The H-1B is a nonimmigrant visa that allows the holder to work in the United States for three to six years. The visa is available for degreed workers in specialty occupations, certain Defense Department R&D workers and fashion models of distinguished ability.
Coming to the U.S. on a student or exchange visa comes with the responsibility to maintain your immigration status while you complete your program. You can violate your immigration status in several ways, but the primary ones include overstaying your visa, reducing your academic load below full time and exceeding your work authorization.
In August, the director of U.S. Citizenship and Immigration Services spoke at a Center for Immigration Studies event. The controversial think tank advocates for far less immigration being allowed in the U.S. At the event, the director said that a plan to end work authorizations for H-4 visa holders is still being worked on. Previously, the Department of Homeland Security had estimated it would stop offering the work authorizations in June.
The Department of Homeland Security has proposed eliminating the so-called "international entrepreneur rule," which allows foreign talent to build new businesses in the U.S.
A study by the Association of International Educators found that international students contributed some $37 billion to the U.S. economy during the 2016-2017 academic year in tuition and living expenses alone. That's a lot, but we should always keep in mind that the United States competes globally for top international talent. One program that has been drawing that talent and helping to keep it here is the Optional Practical Training (OPT) program.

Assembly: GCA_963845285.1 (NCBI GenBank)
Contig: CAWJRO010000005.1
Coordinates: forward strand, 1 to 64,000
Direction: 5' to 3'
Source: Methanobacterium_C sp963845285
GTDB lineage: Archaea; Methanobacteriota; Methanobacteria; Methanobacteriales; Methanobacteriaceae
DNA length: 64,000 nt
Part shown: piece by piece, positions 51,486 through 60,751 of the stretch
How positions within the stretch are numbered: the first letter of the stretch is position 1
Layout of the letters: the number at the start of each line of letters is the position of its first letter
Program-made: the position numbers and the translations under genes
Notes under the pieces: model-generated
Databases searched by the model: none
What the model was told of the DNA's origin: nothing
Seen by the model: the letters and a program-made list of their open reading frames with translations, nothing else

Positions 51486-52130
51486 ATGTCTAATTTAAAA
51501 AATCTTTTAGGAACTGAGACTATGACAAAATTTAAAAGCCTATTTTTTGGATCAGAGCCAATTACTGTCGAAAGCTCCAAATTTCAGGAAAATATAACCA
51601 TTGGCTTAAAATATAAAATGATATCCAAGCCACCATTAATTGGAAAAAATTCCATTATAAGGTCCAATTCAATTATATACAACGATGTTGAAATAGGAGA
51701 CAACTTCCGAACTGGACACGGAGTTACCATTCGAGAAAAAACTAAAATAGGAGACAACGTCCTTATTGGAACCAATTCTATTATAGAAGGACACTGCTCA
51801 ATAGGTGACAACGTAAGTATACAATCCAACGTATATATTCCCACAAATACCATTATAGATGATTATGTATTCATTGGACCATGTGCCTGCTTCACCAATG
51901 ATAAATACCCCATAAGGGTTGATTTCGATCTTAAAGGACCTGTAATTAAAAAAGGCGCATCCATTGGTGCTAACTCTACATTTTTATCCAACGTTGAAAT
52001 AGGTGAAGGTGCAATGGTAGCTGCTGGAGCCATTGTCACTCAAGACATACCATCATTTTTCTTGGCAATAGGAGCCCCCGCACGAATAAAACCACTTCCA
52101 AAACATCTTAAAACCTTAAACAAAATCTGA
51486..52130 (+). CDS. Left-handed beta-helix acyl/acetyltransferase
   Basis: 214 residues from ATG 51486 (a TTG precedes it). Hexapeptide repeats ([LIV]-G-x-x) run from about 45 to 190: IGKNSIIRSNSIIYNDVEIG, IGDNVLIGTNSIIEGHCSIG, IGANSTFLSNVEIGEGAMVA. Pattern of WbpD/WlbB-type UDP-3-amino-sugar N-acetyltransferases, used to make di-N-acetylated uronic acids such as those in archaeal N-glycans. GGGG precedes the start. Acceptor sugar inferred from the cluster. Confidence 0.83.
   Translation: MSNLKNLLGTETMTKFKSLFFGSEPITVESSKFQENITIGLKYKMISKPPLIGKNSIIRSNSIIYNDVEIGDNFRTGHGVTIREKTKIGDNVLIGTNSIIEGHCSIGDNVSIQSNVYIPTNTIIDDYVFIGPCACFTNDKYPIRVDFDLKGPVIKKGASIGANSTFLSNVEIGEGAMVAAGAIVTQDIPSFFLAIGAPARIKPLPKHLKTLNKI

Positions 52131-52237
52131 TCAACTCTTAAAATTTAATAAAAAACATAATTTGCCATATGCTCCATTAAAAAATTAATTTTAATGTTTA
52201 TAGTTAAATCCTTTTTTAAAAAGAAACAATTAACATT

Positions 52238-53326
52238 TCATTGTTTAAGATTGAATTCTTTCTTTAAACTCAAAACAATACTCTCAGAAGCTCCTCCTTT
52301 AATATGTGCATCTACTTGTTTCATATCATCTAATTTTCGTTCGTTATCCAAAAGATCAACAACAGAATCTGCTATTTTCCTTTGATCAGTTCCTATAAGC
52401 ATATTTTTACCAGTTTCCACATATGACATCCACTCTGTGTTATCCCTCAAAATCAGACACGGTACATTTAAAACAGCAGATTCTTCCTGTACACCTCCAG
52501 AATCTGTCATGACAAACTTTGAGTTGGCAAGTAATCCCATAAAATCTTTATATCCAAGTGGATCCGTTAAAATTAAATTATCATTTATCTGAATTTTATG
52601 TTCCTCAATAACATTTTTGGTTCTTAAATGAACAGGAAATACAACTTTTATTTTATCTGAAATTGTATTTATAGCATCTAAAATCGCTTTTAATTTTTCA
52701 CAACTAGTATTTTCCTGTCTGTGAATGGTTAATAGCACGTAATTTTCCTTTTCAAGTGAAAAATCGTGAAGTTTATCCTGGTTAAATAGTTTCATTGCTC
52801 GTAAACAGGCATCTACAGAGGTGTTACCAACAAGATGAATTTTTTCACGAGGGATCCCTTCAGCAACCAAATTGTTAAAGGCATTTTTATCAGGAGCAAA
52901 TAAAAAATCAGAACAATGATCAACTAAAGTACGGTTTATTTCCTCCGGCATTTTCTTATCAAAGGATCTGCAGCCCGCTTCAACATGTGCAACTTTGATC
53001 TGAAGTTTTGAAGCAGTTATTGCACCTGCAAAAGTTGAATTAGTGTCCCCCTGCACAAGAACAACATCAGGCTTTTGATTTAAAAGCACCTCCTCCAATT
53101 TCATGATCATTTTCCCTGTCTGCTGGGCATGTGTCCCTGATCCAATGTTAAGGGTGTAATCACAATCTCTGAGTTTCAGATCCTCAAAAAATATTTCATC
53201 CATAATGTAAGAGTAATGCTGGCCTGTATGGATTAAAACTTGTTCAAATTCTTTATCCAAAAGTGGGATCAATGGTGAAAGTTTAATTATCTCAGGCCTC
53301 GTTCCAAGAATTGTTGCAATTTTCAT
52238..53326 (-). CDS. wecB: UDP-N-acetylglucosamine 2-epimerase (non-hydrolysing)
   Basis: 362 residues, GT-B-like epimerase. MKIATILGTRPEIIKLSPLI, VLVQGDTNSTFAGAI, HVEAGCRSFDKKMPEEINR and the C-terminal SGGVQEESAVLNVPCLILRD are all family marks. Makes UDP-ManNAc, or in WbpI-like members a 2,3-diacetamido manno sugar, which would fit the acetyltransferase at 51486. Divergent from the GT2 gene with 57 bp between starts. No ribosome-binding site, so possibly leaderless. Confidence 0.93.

The H-1B visa allows certain highly skilled people to work in the U.S. for several years. It also allows fashion models and specific workers on Department of Defense projects to work temporarily in the United States. What H-1B visas are most noted for, however, is bringing in foreign talent when high-tech industries can't fill their jobs with home-grown workers.
An O visa is a non-immigrant temporary visa granted to individuals who possess extraordinary talents or achievements. Generally, the individual must be nationally or internationally recognized for their talents.
If you're an internationally recognized athlete, entertainer, artist or performer, you may qualify for a P visa, allowing you to live and work temporarily in the United States. Before you sign up, however, you should understand the purpose and qualifications for each type of P visa. Also, be aware that some artists and entertainers qualify for other types of visas instead.